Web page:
Java-ish OO is a halfway solution to these problems that happens to have won the popularity contest. Because it's the same mechanism that Java people apply to the small scale problems created by an underpowered language, it tends to start looking more like a magic solution to everything than just a way to stay organized. People familiar with functional programming tend to prefer other solutions, like CLOS or Haskell's type classes, or template metaprogramming when stuck in C++, or else (like me, working daily in C#) use OO but just don't get all that excited about it.

  • +1 - Great answer. "I don't think OO is terribly useful at a small scale." Feb 1, 2012 at 4:15
  • I even read an article (dl.acm.org/citation.cfm?id=326103) stating that OOP does not show any real productivity advantage wrt to procedural for the first two releases of a software product. As far as I understand, only starting from the third release you have real advantages because you can better reuse / refactor code written in an OO style than in a procedural style.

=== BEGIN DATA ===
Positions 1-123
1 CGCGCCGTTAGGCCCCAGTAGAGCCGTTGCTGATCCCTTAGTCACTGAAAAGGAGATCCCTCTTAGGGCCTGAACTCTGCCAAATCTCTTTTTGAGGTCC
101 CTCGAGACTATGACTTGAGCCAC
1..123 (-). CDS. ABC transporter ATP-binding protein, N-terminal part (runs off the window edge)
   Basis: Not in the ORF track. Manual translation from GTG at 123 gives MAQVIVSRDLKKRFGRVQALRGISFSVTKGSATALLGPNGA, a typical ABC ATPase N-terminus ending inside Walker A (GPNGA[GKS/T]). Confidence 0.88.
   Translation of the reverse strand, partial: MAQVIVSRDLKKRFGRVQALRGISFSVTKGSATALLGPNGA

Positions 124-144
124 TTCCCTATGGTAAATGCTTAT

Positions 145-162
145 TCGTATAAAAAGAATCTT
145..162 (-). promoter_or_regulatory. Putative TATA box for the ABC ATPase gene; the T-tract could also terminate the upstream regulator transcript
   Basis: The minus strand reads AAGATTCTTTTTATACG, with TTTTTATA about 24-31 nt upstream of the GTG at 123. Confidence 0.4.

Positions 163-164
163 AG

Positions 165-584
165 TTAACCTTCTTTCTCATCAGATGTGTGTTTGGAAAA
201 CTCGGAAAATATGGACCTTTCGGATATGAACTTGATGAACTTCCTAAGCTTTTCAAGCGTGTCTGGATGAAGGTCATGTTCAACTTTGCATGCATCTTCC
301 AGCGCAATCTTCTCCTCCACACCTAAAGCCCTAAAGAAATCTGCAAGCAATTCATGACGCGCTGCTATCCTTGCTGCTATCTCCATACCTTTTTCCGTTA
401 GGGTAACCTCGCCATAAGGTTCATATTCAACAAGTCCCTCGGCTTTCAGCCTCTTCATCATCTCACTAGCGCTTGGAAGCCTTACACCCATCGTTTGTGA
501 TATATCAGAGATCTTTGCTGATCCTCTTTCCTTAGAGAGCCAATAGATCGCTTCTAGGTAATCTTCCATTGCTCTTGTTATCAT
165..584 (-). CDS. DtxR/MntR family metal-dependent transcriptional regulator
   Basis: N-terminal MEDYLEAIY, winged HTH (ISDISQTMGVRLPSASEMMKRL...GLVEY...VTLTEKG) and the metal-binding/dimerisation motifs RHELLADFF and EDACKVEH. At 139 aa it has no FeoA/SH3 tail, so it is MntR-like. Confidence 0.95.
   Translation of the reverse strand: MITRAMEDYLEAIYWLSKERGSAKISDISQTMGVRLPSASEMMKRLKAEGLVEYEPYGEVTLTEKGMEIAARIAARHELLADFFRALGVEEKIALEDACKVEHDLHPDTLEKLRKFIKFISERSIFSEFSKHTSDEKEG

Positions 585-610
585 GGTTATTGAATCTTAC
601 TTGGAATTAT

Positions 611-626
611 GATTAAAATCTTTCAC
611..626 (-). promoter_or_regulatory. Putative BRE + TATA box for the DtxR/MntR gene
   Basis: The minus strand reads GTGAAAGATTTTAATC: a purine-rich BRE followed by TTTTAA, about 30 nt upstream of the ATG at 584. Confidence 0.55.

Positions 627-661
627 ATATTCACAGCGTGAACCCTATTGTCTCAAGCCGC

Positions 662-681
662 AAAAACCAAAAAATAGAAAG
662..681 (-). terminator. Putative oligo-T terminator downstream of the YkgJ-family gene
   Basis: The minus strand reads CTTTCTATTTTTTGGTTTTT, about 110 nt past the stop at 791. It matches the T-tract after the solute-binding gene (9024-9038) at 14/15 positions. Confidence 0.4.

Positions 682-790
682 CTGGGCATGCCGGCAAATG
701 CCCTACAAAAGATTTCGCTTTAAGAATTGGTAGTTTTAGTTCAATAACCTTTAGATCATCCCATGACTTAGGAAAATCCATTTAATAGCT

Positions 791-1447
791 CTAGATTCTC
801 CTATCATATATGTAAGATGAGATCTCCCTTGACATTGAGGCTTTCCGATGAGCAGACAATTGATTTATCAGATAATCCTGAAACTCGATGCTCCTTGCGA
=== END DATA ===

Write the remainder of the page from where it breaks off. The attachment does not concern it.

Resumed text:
– Giorgio
    Sep 8, 2012 at 18:51

OOP attempts to model real world concepts in terms of objects and interactions between them. As humans, we tend to process the world in terms of objects. The world is full of objects that have certain properties and can do stuff like interact with other objects. OOP allows to model the world in similar terms. For example,

  • Person is an Object. A person has some properties, like age and gender. A person can do things: eat, sleep, drive a car.
  • Car is also an Object (although of different type). It also has properties like make, model and year. A car can do things: move.

But a car can't move on its own, it needs a person to drive it - interaction between Objects.

  • I get it: that makes sense. However, I think one of the really cool things about programming a computer is that we don't have to think in terms of how "real world" objects do things. I think more mathematically (I'm a mathematician doing biology research). This was an "a-ha" (a meditative insight), not an attitude going in. However it has greatly affected how I do my work. Sep 24, 2010 at 19:58